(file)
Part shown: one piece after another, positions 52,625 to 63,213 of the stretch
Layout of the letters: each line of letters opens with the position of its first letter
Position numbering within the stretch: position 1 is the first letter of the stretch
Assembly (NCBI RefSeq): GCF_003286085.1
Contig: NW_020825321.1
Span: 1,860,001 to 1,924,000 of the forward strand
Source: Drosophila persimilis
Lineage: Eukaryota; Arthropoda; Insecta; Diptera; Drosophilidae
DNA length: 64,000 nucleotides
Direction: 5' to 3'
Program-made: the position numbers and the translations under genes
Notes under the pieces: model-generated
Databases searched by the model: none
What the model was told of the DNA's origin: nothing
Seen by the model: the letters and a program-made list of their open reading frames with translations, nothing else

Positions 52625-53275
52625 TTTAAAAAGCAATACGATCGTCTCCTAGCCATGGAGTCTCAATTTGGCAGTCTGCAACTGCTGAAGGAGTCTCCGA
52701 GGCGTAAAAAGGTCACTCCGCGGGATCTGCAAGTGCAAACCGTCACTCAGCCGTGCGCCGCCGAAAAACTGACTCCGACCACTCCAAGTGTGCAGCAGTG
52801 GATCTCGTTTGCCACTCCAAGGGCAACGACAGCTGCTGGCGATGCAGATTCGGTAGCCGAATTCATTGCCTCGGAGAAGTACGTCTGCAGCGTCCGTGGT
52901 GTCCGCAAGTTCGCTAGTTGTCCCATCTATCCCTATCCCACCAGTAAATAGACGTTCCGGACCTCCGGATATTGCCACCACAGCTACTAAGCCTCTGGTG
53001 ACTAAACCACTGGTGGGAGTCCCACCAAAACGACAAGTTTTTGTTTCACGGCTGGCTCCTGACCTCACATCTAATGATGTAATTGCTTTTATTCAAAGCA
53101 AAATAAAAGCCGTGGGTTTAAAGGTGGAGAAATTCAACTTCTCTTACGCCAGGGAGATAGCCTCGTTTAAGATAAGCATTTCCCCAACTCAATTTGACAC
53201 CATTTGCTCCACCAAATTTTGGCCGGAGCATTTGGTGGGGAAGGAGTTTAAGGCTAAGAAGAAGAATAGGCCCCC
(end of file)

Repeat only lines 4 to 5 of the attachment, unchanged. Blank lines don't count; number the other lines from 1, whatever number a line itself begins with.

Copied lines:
Assembly (NCBI RefSeq): GCF_003286085.1
Contig: NW_020825321.1